Many of them still cheer over what has been accomplished in Afghanistan, that is, the killing of thousands of innocent people, the scattering of the genuine terrorists to the four winds, the toppling of a stable but unpleasant government, and putting in its place an unstable but equally unpleasant government.
The displaced government blew up ancient statues and abused women. Members of the new government murder prisoners, suffocating them by the hundreds and dumping their bodies into mass graves on the desert. They also devote time to shooting and blowing up one another. They still abuse women. In the last year, despite the photo-op casting off of the burka, nine women have immolated themselves in protest over ghastly arranged marriages – a far greater number than occurred under the Taliban.
I was reminded of audience reaction to the Sylvester Stallone-Vietnam movie, First Blood. This was a fantasy that re-assured American mass audiences they might have avoided the despair, frustration, and disgrace of Vietnam had there only been people like the star making decisions. This star, a kind of living, plastic action-hero figure, possessed the cunning to defeat every trap and the vision to avoid all confusing complexities – every trap and complexity, that is, except those of going into Vietnam in the first place.
American foreign policy, and particularly the quixotic interventions it has entailed, over the last sixty years has been based on wishes and fantasy rather than facts, on how Americans – at least the financially and politically influential portion of them – would like to see the world rather than how the world is.
To an extent that would surprise many people who regard America as advanced and pragmatic, this is, in fact, a society where fantasy plays a huge role. There are the fantasies of adults who behave like children. There are the paranoid fantasies of Christian fundamentalists who speak in tongues, heal cancer with a thump on the forehead, and find signs of devil worship in corporate symbols or children’s books. There are many strange cults like those of Jim Jones, the Branch Davidians, the Aryan churches, or the recent oddity of sanctifying gibberish from a second-rate science-fiction writer. Always there is the escapism of Los Vegas, Disney World, and Hollywood, and the powerful fantasies of advertising that keep the economic engine at full throttle.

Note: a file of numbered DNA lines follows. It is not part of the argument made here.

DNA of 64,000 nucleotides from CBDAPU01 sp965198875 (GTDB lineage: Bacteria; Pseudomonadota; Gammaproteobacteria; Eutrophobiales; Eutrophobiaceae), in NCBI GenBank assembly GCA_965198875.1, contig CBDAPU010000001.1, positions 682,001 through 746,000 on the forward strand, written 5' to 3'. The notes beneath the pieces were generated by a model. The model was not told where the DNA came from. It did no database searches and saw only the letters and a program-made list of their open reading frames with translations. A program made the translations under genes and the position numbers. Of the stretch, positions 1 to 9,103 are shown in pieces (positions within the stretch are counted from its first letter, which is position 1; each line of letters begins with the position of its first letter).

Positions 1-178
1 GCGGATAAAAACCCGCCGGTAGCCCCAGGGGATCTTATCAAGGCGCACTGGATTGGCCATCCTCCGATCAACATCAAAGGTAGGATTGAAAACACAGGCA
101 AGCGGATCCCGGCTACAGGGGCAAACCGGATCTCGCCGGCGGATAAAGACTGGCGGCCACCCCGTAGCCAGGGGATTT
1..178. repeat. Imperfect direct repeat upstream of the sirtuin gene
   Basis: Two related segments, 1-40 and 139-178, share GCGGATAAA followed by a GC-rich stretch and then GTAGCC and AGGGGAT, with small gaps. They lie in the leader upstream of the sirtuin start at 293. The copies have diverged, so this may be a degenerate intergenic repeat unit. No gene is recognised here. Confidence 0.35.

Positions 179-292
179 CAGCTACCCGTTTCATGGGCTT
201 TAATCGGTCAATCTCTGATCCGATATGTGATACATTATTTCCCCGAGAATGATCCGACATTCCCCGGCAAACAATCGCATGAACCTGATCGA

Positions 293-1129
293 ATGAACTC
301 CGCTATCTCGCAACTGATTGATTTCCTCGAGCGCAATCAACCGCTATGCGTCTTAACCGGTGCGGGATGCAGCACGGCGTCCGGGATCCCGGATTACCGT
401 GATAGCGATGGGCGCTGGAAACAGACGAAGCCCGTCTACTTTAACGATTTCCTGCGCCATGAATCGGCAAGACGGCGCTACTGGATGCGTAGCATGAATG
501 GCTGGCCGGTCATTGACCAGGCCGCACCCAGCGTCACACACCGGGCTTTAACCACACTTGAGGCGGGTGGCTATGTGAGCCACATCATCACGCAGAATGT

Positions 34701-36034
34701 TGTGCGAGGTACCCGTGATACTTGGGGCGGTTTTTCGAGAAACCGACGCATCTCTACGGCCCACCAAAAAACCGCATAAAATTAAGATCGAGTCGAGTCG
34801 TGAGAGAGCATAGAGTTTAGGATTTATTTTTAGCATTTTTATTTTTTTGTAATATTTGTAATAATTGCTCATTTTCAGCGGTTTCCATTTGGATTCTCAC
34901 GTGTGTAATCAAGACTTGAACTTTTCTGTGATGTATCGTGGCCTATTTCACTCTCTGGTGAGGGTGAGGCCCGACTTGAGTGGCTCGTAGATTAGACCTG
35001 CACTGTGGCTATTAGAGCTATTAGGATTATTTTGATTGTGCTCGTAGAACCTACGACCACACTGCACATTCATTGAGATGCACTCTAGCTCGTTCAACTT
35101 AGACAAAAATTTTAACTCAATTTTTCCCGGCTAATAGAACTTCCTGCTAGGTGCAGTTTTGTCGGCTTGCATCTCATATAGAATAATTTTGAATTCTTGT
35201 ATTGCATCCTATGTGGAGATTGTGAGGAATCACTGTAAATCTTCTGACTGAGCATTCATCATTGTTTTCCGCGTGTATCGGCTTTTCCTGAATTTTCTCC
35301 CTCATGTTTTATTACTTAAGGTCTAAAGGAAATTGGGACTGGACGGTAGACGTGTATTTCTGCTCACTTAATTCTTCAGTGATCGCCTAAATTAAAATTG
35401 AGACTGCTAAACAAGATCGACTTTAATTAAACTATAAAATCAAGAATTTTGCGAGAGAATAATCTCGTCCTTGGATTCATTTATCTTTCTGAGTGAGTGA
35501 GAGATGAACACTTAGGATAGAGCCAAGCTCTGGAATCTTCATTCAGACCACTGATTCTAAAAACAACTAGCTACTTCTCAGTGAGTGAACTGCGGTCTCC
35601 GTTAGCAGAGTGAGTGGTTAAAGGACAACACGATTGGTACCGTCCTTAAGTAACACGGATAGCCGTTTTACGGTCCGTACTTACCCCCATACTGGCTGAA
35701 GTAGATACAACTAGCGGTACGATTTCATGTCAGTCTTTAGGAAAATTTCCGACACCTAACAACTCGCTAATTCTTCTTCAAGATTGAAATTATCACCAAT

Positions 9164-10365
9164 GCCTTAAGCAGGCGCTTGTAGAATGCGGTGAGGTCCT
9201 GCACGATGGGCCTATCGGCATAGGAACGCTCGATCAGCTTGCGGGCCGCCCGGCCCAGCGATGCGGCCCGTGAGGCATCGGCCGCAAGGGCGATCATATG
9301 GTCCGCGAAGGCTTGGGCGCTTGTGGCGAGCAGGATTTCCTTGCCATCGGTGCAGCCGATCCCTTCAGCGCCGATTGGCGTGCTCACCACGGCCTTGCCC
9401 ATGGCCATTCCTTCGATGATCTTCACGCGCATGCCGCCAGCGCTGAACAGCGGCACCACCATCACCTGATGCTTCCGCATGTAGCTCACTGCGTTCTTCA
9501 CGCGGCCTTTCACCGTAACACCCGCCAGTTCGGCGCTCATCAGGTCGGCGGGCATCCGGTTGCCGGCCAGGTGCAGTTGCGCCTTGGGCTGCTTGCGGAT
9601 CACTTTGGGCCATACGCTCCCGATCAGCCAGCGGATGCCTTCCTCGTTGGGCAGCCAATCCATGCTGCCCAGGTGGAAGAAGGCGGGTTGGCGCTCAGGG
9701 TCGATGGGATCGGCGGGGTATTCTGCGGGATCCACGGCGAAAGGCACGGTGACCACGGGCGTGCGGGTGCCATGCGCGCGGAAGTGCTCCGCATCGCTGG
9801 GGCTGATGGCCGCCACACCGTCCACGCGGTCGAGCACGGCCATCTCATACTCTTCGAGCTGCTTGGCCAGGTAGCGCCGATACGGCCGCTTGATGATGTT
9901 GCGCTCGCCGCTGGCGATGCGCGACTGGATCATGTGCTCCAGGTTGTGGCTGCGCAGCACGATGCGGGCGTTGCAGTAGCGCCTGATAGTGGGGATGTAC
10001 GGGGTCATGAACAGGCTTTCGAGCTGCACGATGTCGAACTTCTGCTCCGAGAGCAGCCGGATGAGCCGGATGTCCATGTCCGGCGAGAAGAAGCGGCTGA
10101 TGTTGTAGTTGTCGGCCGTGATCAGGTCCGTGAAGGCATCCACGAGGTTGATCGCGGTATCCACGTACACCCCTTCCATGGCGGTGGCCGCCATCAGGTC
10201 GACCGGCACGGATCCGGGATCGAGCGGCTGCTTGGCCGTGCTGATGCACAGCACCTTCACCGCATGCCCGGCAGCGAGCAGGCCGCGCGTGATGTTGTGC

In many ways, this attachment to fantasy plays a role in foreign affairs, in the way America sees the world and how she understands her place.
In the Middle East, a place under great stresses including rapid modernization contemporary with the continued existence of ancient tribal cultures, something has been occurring much like the gradual build-up of pressure from the slow, almost imperceptible movement of tectonic plates. Under these stressful conditions, America’s myopic views and careless policies themselves provide additional sources of stress. The accurate, dreadful message delivered on September 11 is that this way of treating events has become dangerous to Americans whereas before it was dangerous only to those who were the victims of American policy.
And it is that message that America has ignored for the last year. All American efforts and tens of billions of dollars have been directed at two main objects. One is the distortion of traditional arrangements and freedoms at home plus many relationships abroad to help shape a Fortress America. The other is to intensify the very same policies, attempting to destroy people and places abroad viewed as especially unfriendly to the effort.
I don’t believe that any number of attacks and invasions can alter such a fundamental and growing problem. There are simply too many people adversely affected by American policy. You cannot use force to make vast numbers of people submit, unless you are prepared to impose indefinitely the kind of terror Stalin or Hitler imposed on society. And you cannot maintain a fortress society in a globalized world.